South African Olympic star Oscar Pretorius, who stands accused of murdering his girlfriend, appeared briefly in court on Tuesday after spending months trying to avoid the limelight.
The court hearing for Oscar Pistorius on Tuesday was, as expected, brief. The magistrate at the court in Pretoria granted an adjournment until 19 August so that investigations into the death of Reeva Steenkamp can continue.
Steenkamp, the girlfriend of the double-amputee Olympian, was shot by him in the pre-dawn hours of 14 February 2013 in his villa in a suburb of Pretoria. The public prosecutor accuses Pistorius of murder. Pistorius says he mistook his girlfriend for an intruder.
The case of the sports icon has been preoccupying people not only in South Africa, but also in the international media, which has been reporting in depth on the Blade Runner's abrupt change in fortunes.
He earned the nickname Blade Runner because he was the very first athlete to compete in the Olympic Games with two carbon fiber prosthetic limbs. He didn't only qualify for the semi-finals of the 400 meters at the London 2012 Games, he also ran in the 4 x 400 meter relay as well. At the 2012 Summer Paralympics he won two gold medals and a silver.
Back in South Africa, he was celebrated as hero. As Janet Whitton, sports reporter with SABC 1 recalls: "Everybody loved him, whatever their ethnic background or social class. Even people who were uninterested in sport worshipped him."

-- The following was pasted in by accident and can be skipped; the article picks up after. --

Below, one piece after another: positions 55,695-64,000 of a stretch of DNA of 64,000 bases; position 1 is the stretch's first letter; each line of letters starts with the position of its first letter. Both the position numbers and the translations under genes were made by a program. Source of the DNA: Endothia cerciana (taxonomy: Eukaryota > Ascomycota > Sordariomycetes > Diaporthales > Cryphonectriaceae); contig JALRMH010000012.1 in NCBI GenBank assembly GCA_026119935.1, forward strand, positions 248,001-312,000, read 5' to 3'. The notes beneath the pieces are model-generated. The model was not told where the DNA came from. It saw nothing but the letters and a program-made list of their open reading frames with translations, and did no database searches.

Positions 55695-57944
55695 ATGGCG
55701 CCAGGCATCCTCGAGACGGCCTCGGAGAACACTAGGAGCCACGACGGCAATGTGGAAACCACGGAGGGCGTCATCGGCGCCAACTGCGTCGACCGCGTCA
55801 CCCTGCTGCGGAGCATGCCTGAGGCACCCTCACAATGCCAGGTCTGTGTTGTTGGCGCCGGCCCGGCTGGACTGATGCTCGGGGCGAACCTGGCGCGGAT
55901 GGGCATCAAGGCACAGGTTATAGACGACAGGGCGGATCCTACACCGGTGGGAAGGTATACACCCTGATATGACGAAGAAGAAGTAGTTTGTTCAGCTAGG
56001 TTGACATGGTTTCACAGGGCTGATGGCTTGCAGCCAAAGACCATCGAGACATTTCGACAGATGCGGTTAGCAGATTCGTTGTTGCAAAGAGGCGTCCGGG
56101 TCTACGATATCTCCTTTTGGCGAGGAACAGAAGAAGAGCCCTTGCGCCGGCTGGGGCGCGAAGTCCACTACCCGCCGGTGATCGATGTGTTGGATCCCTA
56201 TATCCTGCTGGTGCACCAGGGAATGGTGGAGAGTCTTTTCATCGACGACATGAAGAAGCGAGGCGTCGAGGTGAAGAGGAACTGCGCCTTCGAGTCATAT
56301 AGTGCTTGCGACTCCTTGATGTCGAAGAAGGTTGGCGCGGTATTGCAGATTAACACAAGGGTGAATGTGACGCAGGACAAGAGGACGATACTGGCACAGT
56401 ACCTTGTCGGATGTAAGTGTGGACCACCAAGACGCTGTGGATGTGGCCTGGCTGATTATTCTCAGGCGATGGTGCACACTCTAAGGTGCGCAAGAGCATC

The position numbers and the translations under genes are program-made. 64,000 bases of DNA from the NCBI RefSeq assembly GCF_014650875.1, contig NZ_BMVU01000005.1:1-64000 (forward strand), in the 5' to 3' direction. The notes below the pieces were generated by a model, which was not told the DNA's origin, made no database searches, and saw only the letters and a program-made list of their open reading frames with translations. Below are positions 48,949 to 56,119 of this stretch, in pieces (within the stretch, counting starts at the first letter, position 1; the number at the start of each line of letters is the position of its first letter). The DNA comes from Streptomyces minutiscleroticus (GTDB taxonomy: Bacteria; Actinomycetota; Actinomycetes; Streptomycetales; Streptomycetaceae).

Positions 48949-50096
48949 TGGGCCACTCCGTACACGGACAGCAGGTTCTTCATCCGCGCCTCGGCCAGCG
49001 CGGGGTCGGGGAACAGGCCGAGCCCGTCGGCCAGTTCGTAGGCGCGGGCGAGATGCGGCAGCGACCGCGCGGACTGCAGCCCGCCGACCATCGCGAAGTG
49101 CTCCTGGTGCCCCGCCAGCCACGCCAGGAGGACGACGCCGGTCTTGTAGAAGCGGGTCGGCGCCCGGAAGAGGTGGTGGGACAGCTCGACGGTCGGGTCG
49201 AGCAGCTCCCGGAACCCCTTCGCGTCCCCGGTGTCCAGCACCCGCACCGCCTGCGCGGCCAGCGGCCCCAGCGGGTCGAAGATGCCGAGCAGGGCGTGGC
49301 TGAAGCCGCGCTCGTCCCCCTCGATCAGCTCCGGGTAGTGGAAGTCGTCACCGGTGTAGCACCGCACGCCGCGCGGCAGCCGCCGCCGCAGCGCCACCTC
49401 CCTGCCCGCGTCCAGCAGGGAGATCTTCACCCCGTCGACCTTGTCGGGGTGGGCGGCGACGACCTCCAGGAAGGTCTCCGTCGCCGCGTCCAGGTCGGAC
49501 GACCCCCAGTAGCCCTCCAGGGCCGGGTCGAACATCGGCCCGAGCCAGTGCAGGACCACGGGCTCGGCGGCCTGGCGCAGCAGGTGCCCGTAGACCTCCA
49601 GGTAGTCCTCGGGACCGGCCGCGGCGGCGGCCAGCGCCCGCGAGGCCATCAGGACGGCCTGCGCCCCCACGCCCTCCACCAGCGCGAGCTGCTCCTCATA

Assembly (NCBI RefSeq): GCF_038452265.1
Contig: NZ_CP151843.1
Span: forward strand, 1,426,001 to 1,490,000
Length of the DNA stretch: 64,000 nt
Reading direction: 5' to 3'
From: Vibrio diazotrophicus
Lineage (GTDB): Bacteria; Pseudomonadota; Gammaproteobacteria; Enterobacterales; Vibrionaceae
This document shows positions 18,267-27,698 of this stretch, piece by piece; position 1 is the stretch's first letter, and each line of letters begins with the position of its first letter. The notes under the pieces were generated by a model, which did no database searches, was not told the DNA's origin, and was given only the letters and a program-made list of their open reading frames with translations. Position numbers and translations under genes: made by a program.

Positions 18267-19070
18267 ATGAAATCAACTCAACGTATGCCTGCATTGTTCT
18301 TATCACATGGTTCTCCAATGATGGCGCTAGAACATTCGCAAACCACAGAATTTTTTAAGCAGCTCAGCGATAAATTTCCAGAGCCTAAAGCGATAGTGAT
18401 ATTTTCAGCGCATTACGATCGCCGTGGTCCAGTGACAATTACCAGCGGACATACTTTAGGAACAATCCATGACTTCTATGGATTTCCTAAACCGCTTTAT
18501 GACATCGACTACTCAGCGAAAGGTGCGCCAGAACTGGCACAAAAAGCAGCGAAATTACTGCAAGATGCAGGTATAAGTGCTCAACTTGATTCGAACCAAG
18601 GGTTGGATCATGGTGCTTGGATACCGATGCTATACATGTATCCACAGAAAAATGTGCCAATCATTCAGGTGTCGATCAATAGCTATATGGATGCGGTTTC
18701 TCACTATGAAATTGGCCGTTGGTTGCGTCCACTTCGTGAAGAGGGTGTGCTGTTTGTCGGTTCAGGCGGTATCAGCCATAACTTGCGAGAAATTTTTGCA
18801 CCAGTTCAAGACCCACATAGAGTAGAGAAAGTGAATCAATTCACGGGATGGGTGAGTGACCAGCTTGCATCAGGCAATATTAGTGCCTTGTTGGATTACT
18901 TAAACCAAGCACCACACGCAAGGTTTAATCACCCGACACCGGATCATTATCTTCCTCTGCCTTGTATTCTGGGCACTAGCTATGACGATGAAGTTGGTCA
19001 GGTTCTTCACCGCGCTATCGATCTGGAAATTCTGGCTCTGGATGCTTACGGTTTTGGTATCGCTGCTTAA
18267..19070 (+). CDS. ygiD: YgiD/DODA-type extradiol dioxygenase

South Africa in shock
That affection for him exacerbated the shock felt on Steenkamp's death. "I believed he was a good man," one passerby on a South African street told DW after the events of February 14. Another South African said: "At first I just couldn't comprehend what had happened. Later, I was just simply shocked." Yet another said "I can't believe Oscar Pistorius is capable of cold-blooded murder," suspecting that it was an accident.
Whitton says that three months after the incident, most South Africans now view Pistorius' protestations of innocence with more scepticism. "South Africa has a high crime rate, there is a lot of violence against women and therefore there is not much sympathy for him," she said. In the meantime, a number of additional details have emerged, such as his outbursts of temper and interest in weapons. "They do not cast him in a good light," Whitton said.
After Pistorius had been charged with murder, it transpired that he had been lax in paying tax on his annual income of some 480,000 euros ($ 622,000 ). In a separate trial at the end of May, he was fined 80,000 euros, further sullying his reputation with the people of South Africa.
Recently, interest in the Pistorius case has subsided, though his court appearance will probably stimulate media coverage. "But it won't be sustained for very long, because his court appearance will be short," said Whitton.